How to recognize a genuine relapse vs a pseudo relapse
Relapsing multiple sclerosis (MS) symptoms can vary widely, and not everyone will experience the same symptoms. How and when symptoms flare up and how long they last can be just as unpredictable. It’s important to pay attention to what you experience, though, because there are 2 types of MS relapses, and being able to tell the difference may be helpful.
A genuine relapse, also known as a flare-up or exacerbation, occurs when 1 or more MS symptoms worsen, or even new symptoms develop. To be considered “genuine,” a relapse must last 24 hours or more and occur at least 30 days after the last flare-up. It can also be a sign of new disease activity in the central nervous system.
A pseudo relapse is when symptoms appear and then usually go away within a 24-hour period. The aggravation is only temporary and could be triggered by something like exposure to heat (or having an elevated body temperature) or cold, if you’re sensitive to it. Some symptoms can be caused by bladder or other infections. Although a pseudo relapse may feel just as bad as a genuine relapse, it is not necessarily a sign of new disease activity.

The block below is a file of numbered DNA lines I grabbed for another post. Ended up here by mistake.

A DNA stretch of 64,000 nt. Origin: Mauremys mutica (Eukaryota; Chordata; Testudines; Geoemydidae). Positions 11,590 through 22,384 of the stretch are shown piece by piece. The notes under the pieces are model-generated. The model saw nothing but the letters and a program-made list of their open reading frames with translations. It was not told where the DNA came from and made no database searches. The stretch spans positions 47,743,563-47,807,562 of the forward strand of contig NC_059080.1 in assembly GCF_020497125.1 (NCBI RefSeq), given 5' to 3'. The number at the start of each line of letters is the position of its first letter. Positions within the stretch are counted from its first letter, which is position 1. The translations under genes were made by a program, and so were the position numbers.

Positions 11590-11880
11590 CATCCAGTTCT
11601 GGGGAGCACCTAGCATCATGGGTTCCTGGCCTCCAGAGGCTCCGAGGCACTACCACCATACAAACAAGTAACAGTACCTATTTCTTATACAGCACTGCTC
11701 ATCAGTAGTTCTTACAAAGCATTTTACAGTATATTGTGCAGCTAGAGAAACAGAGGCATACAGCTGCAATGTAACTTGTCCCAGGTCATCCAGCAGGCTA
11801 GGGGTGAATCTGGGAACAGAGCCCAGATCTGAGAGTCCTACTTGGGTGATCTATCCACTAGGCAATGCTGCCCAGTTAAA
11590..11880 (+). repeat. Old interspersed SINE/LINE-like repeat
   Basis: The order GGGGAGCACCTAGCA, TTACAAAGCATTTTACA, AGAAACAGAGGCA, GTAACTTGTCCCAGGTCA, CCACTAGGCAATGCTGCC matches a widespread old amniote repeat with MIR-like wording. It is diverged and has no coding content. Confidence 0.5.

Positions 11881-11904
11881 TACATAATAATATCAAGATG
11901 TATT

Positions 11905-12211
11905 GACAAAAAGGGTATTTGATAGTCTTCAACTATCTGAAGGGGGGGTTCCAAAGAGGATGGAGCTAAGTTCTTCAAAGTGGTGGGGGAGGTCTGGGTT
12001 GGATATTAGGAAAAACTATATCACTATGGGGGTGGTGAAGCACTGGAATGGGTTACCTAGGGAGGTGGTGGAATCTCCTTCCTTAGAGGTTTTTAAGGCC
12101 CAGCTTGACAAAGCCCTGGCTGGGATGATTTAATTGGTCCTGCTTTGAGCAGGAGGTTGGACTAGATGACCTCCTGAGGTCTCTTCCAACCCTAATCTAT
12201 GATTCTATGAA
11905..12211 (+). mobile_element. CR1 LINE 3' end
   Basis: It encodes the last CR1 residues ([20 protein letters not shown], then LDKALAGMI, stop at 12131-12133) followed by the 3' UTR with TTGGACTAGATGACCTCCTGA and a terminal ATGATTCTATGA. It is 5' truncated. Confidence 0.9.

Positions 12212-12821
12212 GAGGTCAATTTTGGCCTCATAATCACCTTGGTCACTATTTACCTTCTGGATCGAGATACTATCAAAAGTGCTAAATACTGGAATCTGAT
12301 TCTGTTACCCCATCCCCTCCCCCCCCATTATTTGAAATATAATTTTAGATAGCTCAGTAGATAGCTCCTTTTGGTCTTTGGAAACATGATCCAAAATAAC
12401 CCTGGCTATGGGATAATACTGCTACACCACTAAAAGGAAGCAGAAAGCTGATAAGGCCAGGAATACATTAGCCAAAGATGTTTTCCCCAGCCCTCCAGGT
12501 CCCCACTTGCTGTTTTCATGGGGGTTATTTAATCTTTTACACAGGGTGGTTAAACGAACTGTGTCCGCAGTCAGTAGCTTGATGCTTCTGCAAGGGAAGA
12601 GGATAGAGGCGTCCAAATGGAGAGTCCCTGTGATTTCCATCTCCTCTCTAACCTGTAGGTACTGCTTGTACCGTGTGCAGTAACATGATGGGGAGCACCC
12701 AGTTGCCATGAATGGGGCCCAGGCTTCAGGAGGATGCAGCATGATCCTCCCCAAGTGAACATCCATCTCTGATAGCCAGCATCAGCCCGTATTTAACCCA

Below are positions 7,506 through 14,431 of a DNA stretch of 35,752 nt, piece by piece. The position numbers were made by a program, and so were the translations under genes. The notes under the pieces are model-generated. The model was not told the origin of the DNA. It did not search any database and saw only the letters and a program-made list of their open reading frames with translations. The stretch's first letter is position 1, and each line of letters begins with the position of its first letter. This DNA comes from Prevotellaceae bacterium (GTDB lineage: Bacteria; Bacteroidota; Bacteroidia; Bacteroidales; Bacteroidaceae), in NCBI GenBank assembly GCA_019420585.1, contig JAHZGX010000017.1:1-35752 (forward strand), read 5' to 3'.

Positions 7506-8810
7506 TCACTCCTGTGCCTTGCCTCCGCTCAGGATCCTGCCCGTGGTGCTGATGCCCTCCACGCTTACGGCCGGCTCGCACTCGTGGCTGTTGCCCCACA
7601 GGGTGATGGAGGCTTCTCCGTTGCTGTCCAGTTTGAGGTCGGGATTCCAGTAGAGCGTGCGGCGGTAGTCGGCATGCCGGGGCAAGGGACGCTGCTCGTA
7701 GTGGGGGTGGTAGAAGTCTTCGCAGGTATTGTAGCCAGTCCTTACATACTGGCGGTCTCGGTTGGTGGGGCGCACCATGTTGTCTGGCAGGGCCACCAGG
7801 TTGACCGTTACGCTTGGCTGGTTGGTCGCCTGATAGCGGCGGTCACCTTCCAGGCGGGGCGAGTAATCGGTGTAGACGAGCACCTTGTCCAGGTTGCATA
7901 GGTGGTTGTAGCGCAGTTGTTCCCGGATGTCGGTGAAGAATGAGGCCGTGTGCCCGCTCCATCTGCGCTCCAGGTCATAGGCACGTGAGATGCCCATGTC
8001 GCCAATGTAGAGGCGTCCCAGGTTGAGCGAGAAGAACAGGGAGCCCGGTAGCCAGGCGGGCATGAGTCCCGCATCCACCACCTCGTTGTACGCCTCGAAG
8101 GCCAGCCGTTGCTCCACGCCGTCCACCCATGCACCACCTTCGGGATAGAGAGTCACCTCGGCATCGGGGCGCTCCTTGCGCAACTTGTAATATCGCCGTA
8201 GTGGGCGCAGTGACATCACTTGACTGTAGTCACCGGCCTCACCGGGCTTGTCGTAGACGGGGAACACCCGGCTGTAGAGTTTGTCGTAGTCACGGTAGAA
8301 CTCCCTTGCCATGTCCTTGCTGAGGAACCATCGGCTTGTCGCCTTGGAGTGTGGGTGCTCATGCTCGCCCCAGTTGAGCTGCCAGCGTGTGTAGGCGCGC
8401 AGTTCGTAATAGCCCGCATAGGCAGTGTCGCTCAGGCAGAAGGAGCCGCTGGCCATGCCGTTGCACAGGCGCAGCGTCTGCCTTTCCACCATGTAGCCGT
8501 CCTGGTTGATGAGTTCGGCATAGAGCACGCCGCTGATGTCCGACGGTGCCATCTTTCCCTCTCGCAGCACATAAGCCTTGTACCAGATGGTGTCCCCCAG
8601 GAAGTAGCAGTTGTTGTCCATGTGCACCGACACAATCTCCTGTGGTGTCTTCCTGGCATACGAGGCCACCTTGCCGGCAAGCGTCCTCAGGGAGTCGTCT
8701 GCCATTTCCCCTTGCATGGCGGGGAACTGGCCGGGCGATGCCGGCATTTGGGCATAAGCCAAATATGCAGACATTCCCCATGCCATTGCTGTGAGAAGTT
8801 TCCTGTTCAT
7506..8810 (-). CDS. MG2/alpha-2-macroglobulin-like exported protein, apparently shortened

Although pseudo relapses usually subside on their own, if you’re concerned at any point, it is important to let your healthcare provider know. Any persistence of symptoms past the 24-hour mark could be a sign of a genuine relapse.
Warm-weather activities can trigger a pseudo relapse as you rack up those hours in the sun. So, what happens if you think you’re having a pseudo relapse? If you’ve been spending time outdoors, get inside to a cool place and take a breather. Once you have been in the shade and your body temperature has dropped, your symptoms will tend to recede. If you are concerned about symptoms or have questions about them, contact your healthcare provider.
Next time you’re heading out for some sun and sand, remember these tips to help avoid triggering a pseudo relapse.
- Don’t tire yourself out; take breaks
- Stay out of the sun or hot places
- If you find you’re sensitive to the cold, try to avoid that as well